Cities and counties may join together to form “regional agencies.” Regional agencies can report disposal numbers as one entity. Regional agencies may prepare a single set of waste management planning documents, report to the California Integrated Waste Management Board (Board) as one entity, and jointly implement diversion programs.
- Benefits of a Regional Agency
- Process for Forming a Regional Agency
- Considerations in Forming a Regional Agency
- Legislation and Statutes
- “District” means a community service district or sanitary district that provides waste management services.
- “Joint Powers Authority” (JPA) means two or more public agencies jointly exercising any power held in common, if authorized by their legislative or other governing bodies, as outlined in the California Government Code (CGC) sections 6500 et seq.
- “Jurisdiction” means a city, county, or a regional agency with the responsibility for meeting Integrated Waste Management Act requirements.
- “Regional agency” (RA) means a legal partnership of two or more cities or counties, formed with Board approval, designed to meet Integrated Waste Management Act [IWMA] requirements. An RA may also include one waste management service district. Please see Board-approved list of regional agencies and members.
- “Rural regional agency” means an RA formed by jurisdictions that meet the rural criteria specified in Public Resources Code (PRC) sections 40183, 40184, 41787.1, and 41787.2. Rural RA may request the Board approve a reduction in per capita disposal rate requirements and/or a streamlined waste management planning element.
Benefits of a Regional Agency
- May save time by eliminating individual jurisdiction annual reports and waste management plan elements (for example, annual reports, source reduction and recycling element [SRRE] revisions, and household hazardous waste element [HHWE] revisions) submitted to the Board.
- May enhance opportunities for efficient diversion programs by allowing jurisdictions to work together and take advantage of economies of scale.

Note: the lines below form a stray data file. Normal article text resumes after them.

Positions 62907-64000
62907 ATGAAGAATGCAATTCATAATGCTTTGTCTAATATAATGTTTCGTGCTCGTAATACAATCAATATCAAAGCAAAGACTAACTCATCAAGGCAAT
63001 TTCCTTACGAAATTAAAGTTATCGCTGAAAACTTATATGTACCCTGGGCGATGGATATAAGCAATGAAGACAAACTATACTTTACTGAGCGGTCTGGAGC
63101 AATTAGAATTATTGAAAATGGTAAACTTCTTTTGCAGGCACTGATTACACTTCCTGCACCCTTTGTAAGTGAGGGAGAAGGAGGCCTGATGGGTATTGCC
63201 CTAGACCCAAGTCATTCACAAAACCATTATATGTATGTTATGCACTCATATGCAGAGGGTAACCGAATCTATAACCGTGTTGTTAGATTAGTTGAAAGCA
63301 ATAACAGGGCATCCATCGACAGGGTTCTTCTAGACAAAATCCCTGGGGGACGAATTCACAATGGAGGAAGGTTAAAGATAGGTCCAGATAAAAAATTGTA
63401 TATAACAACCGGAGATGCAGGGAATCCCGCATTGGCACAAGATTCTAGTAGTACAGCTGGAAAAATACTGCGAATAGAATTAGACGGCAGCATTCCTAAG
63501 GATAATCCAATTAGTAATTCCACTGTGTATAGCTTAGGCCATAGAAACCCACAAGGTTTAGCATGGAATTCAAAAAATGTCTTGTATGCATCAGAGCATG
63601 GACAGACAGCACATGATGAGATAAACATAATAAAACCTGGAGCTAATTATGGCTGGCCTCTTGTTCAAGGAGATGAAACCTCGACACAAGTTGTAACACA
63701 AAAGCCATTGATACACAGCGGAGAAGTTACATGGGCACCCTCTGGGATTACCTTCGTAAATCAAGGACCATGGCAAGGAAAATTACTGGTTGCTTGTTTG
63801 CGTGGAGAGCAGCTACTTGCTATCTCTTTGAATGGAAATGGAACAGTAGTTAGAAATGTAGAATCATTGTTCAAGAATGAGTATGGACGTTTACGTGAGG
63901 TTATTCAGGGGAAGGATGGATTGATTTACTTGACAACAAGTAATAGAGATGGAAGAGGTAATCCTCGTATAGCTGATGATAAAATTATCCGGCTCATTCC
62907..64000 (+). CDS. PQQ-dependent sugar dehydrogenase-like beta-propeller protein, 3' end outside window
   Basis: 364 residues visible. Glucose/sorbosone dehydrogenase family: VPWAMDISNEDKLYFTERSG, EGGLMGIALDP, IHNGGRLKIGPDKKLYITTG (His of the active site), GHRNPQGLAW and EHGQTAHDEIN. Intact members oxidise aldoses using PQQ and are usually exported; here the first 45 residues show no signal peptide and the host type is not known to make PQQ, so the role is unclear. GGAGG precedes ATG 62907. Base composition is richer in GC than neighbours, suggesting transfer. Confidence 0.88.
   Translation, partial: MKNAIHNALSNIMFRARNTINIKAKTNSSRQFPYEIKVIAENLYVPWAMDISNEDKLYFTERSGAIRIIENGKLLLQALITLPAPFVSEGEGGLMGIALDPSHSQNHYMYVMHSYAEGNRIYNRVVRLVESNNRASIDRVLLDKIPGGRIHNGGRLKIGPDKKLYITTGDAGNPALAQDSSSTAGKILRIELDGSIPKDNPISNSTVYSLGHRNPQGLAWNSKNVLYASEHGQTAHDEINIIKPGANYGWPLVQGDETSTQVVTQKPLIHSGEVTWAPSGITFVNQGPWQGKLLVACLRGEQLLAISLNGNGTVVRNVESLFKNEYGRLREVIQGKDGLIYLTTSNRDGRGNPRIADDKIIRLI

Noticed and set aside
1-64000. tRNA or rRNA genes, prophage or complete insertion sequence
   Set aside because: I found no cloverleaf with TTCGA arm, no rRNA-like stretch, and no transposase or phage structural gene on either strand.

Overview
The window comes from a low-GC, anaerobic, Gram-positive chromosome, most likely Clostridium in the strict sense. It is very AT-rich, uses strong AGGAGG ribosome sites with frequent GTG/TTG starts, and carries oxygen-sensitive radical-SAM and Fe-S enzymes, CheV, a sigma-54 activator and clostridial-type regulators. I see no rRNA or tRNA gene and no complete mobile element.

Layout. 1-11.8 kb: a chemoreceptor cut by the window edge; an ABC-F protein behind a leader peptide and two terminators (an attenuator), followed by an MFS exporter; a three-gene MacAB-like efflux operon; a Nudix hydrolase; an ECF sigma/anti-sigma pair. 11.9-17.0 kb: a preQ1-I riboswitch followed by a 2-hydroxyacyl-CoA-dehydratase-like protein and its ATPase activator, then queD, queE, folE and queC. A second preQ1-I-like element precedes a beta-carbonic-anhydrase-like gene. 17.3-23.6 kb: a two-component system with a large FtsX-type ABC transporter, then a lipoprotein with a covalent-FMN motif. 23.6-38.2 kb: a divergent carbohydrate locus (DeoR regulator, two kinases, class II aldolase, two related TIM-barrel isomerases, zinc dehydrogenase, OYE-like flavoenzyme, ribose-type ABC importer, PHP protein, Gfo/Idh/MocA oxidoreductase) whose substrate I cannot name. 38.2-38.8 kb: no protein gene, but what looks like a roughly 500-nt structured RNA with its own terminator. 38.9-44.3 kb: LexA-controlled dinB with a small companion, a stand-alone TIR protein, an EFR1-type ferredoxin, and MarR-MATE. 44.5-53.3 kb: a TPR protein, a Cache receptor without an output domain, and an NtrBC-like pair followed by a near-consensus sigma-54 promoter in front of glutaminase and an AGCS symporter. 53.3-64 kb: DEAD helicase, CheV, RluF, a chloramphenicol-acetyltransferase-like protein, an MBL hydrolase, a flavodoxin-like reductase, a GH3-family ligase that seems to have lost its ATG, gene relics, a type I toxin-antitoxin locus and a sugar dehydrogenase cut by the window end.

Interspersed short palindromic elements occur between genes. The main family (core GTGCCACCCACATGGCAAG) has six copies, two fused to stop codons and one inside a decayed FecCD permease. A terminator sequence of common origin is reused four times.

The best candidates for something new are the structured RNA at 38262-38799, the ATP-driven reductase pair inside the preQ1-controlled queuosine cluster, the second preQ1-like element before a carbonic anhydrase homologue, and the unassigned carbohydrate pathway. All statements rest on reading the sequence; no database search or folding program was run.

- May provide potential cost saving if one agency manages solid waste contracts and projects.
- May increase disposal report accuracy by limiting disposal misallocation to individual jurisdictions.
Process for Forming a Regional Agency
Jurisdictions form an RA by first creating a JPA as outlined in CGC sections 6500 et seq. If jurisdictions already belong to a JPA for a specific purpose, such as funding landfill closure costs, the existing JPA may be expanded to meet RA formation requirements, or an entirely new JPA may be established.
The Board must review and approve the JPA agreement for the JPA to be considered an RA. The JPA agreement must meet, at a minimum, the following six provisions of PRC section 40975:
- List member jurisdictions and describe the RA, including the name and address of the RA.
- Describe the method by which any civil penalties imposed by the Board will be allocated among the member jurisdictions.
- Describe a contingency plan that shows how each member jurisdiction will comply with the planning and waste diversion requirements if the RA is terminated.
- Describe the duties and responsibilities of each member jurisdiction demonstrating how each will comply with the planning and waste diversion requirements of PRC sections 41780–41786.
- Describe the source reduction, recycling, and composting programs to be implemented by the RA. These programs must be at least as comprehensive and effective in meeting diversion requirements as those that each member jurisdiction has proposed in its individual source reduction and recycling element as specified in PRC sections 41780–41786.
- Describe additional information that may be needed by the RA members.
Considerations in Forming a Regional Agency
- When forming an RA, many jurisdictions have chosen to incorporate their pre-existing SRREs and HHWEs as part of the JPA.
- Some RAs use a simple method that allocates compliance penalties based upon size or waste generation of the member jurisdictions.
- Some RAs track member jurisdictions activities so that Board compliance penalties may be assigned. Board compliance orders may include a detailed list of specific jurisdiction tasks and responsibilities. In making a determination of individual jurisdiction fault, the RA may use the Board compliance order. If penalties are to be allocated by fault, the JPA should state the process that will be used.
The local assistance staff provides technical assistance and model RA agreements. If you have any questions about regional agencies, contact your Local Assistance and Marketing Development staff representative.
Legislation and Statutes
Chapter 1292, Statutes of 1992 (Sher, AB 2494)
Chapter 1169, Statutes of 1993 (Sher, AB 440)
Chapter 1227, Statutes of 1994 (Sher, AB 688)
Chapter 21, Statutes of 1996 (Sher, AB242)
Chapter 600, Statutes of 1999 (Chesbro, SB 515)
Statute: California Government Code Section
CGC 6500 et seq., Joint Exercise of Powers Act
Statute: Public Resources Code Sections
PRC 40970 et seq., Regional Agencies
PRC 40183, Definition of Rural City
PRC 40184, Definition of Rural County
PRC 41780 et seq., Source Reduction and Recycling Element
PRC 41787 et seq., Rural Assistance